James GRAY   Conservative MP for North Wiltshire

There’s an important balance in the Great British Parliamentary democracy. It prevents dictatorship, or over-dominance of one interest group or another. We are a pragmatic, centre of the road, decent fair play sort of people, who dislike extremes. So when people say to me (as they very often do) “You must be cock-a-hoop. The Tories are 18 points ahead in the polls, the economy is strong, you won your Brexit vote, Teresa May is achieving pretty universal admiration and support. Everything’s going your way,” I of course agree with them. Things are indeed pretty good for my Party.

And now we have the Copeland by-election result to prove it.  Trudy Harrison won it by 2000, the seat having been held by Labour for 80 years at least. It is the best by-election result for the governing party since Worcester in 1878, and it brings the total of Tory women MPs in the Commons to a record 70. (It was 17 in 2005.) So a lot to celebrate there.

But I also celebrate the Stoke on Trent by-election where Labour held on, despite an apparent strong challenge from UKIP (whose absurd Leader, Mr Nuttall made a complete Horlicks of it all.) Not only does it put UKIP firmly back in its box; but it also shows that Labour are not quite dead (at least not yet.) I also rejoice for my friend Labour MP Ruth Smeeth who masterminded the Labour campaign there, with marked success. We need a reasonable, decent Opposition if we are to hold by our standards of decency and moderateness.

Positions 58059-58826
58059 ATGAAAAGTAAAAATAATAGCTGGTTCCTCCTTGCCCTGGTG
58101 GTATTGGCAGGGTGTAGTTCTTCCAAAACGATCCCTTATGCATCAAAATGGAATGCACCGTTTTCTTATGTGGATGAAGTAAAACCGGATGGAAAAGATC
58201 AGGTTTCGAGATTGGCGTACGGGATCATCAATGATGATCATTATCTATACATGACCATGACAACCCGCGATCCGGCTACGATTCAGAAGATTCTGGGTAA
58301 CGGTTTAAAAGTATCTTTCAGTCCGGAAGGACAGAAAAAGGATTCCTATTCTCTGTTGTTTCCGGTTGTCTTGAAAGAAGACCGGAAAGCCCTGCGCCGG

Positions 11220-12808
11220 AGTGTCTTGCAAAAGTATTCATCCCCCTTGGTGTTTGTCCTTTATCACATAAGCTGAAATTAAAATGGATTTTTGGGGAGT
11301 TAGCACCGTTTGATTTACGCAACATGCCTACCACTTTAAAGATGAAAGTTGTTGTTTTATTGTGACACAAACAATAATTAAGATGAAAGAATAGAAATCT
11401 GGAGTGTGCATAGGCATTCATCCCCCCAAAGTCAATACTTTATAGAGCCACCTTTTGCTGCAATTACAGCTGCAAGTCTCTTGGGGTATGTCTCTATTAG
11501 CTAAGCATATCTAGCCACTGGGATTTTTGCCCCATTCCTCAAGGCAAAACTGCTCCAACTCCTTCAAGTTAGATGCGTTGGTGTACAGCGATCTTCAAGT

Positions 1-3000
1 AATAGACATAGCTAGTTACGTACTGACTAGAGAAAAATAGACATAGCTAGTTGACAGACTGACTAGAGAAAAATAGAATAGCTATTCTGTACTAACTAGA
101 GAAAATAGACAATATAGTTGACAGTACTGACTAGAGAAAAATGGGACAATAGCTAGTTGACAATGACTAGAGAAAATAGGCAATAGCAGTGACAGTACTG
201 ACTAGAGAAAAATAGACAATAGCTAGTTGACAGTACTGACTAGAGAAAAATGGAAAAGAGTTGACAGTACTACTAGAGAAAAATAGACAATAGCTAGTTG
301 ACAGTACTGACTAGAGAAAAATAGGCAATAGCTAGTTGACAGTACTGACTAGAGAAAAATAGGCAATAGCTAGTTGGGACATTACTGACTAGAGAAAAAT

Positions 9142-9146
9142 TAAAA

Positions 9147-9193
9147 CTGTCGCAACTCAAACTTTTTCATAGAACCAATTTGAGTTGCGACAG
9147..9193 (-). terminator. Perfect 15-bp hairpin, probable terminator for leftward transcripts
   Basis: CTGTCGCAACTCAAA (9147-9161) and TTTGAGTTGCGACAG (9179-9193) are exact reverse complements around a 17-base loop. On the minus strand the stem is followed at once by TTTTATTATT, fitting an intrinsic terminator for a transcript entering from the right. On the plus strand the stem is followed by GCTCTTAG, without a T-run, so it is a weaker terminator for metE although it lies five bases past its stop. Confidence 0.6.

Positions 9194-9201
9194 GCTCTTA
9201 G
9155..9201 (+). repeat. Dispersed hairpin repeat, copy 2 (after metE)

They are the people who should be holding the Government’s feet to the fire, not ageing has-beens like Tony Blair, Michael Heseltine and John Major who launched themselves into the Brexit debate this week. Who asked them anyhow? And what a cheek for them to suggest that they have some kind of a right to overturn the will of the people so clearly expressed both in the Referendum, and then in our elected House. Their opportunity comes from the failure of Her Majesty’s Official Opposition.

Sir Gerald Kaufman, the Father of the House, died on Sunday. He together with Ken Clarke (the new Father) and Beast of Bolsover Denis Skinner all arrived on the same day in 1970, their precedence being settled by the precise time when they swore the oath of allegiance. All three doughty fighters know that it is their business, their duty, to disagree with each other and with the government over issues great and small. Thesis and antithesis produces sensible synthesis. We need a strong Opposition to ensure that all of our interests are properly represented in Parliament.